September 13, 2020 Daily Devotion


The reading for today is Matthew 18:21-35.

Then Peter came and said to Jesus, “Lord if another member of the church sins against me, how often should I forgive? As many as seven times?” Jesus said to him, “Not seven, but I tell you, seventy-seven times.”


This parable from Jesus is one that on the surface may seem somewhat dark. A slave who was not as forgiving as his master suffers at the hand of that very master. But at a deeper understanding, it is one that I find hopeful. Let me explain.


Jesus is asked how often someone should be forgiven. And he responds with not 7 times but 70 times - in other translations it is 70 times 7.


Of course, the point isn't that there is a mathematical equation by which forgiveness is rendered, but that forgiveness should be given out time and time again. Think of Jesus using "77 times" as a figure of speech. You should forgive people a lot.


But then he goes on to tell a parable. As with many of Jesus' parables, some things can be lost in translation.


Jesus starts by asking us to understand the kingdom of heaven like this. There once was a King who had a slave who owed him a lot of money: 10,000 talents to be exact. One talent was worth more than 15 years' wage. The slave owed almost 15,000 years' wages worth of money - a lot of money! And when the King demanded payment, the slave pleaded, and having mercy on him, the King forgave him his debt.

Having been given this great gift by his master, the same slave then goes and finds someone who owes him 100 denarii and demands payment. One denarii is equal to 1 days' wage. So, 100 days' worth of wages - not small but certainly not 15,000 years of wages! And instead of being generous like his master was, this slave has the other imprisoned and demands payment.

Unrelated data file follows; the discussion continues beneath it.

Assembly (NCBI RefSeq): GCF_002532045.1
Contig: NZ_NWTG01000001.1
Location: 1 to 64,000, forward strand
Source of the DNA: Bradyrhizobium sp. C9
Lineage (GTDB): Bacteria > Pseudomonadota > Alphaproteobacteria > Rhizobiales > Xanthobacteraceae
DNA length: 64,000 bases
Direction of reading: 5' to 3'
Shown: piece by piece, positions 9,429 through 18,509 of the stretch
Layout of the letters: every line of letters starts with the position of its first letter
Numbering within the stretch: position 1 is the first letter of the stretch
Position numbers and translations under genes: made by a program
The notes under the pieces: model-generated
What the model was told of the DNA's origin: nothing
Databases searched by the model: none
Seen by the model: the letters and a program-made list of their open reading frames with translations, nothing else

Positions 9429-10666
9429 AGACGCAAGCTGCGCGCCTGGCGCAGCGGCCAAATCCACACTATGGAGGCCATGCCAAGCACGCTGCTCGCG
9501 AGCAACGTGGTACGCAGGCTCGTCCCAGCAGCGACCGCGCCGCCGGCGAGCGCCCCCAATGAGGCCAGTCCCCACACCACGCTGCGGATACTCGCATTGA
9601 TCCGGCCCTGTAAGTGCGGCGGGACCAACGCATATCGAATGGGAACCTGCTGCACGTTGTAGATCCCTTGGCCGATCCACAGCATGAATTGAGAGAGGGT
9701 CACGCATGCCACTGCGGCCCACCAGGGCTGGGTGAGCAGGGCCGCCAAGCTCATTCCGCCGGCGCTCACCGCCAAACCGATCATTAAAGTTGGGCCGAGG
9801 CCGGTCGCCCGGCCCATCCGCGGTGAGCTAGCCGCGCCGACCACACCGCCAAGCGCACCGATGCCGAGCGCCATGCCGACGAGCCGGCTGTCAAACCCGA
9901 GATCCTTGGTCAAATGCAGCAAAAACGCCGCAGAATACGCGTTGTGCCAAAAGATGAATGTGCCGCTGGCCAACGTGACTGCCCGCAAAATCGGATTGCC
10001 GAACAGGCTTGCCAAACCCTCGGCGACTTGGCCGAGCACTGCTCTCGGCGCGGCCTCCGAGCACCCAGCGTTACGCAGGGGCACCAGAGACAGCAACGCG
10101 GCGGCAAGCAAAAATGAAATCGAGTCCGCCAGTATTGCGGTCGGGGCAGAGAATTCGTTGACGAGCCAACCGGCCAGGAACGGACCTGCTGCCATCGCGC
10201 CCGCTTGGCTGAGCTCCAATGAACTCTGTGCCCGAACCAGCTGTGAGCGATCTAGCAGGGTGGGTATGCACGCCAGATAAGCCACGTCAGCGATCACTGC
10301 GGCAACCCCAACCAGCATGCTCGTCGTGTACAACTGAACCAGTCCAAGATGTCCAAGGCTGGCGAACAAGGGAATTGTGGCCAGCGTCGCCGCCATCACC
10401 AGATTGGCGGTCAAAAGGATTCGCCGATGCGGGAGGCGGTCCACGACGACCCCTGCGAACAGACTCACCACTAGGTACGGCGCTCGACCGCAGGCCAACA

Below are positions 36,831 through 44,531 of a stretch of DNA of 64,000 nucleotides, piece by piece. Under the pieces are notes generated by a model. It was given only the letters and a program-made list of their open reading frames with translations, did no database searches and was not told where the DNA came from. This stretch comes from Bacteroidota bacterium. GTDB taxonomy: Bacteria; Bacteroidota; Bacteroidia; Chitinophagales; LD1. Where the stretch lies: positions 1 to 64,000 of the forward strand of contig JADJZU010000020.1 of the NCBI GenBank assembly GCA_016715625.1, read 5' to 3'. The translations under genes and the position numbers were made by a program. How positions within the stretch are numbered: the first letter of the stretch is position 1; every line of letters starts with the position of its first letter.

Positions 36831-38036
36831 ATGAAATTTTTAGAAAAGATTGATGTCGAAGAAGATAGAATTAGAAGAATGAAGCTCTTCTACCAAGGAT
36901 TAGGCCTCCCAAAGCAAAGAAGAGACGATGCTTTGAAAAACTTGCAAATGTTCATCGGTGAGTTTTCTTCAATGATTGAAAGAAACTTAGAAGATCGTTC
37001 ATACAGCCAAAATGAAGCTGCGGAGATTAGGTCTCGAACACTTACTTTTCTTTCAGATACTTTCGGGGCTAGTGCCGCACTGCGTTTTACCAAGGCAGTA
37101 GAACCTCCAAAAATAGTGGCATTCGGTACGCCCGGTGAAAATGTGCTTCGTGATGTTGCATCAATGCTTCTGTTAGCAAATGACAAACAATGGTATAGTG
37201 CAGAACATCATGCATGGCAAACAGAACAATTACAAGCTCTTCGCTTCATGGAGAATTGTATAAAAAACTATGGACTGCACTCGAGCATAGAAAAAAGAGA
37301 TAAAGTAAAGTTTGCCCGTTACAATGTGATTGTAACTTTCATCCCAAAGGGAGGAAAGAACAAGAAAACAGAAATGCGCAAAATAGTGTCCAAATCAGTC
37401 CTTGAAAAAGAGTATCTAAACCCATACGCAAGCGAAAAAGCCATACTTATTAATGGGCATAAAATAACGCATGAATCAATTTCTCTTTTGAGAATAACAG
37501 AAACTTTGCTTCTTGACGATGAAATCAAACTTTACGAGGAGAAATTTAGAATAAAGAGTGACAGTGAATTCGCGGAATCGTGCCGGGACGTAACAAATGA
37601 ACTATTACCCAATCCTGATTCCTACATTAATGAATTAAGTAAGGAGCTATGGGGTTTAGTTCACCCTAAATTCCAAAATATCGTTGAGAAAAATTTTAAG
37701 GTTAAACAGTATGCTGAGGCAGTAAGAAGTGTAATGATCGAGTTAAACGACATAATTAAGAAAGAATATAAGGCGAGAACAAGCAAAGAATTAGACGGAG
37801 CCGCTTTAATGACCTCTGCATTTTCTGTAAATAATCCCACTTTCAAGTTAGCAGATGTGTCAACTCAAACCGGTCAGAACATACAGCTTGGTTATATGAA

Our Lutheran theology gives us a lens to understand this story. We are sinners and there is nothing we can do to earn us a spot in heaven. Ultimately, we know that because of Christ's death on the cross, our debt is paid. We are forgiven of our sins. Sins that would ultimately condemn us. We are justified by Christ, and in that same way are to go out into the world to love others and to forgive others from the depths of our heart.


I'm reminded of the words in the Lord's prayer. Forgives us our trespasses, as we forgive those who trespass against us. We ask God to forgive us for our sins as we forgive the sins against us. Until we forgive others, we aren't ourselves fully freed to love as God intends us to love.


God's mercy is abundant and frees us from more than we could know.


O Lord God, merciful judge, you are the inexhaustible fountain of forgiveness. Replace our hearts of stone with hearts that love and adore you, that we delight in doing Your will, through Jesus Christ, our Savior and Lord.


Louis Moehlman

Louis@livinglord.org


Prayer Concern – Those who are in need of forgiveness, that they might turn to the Lord.

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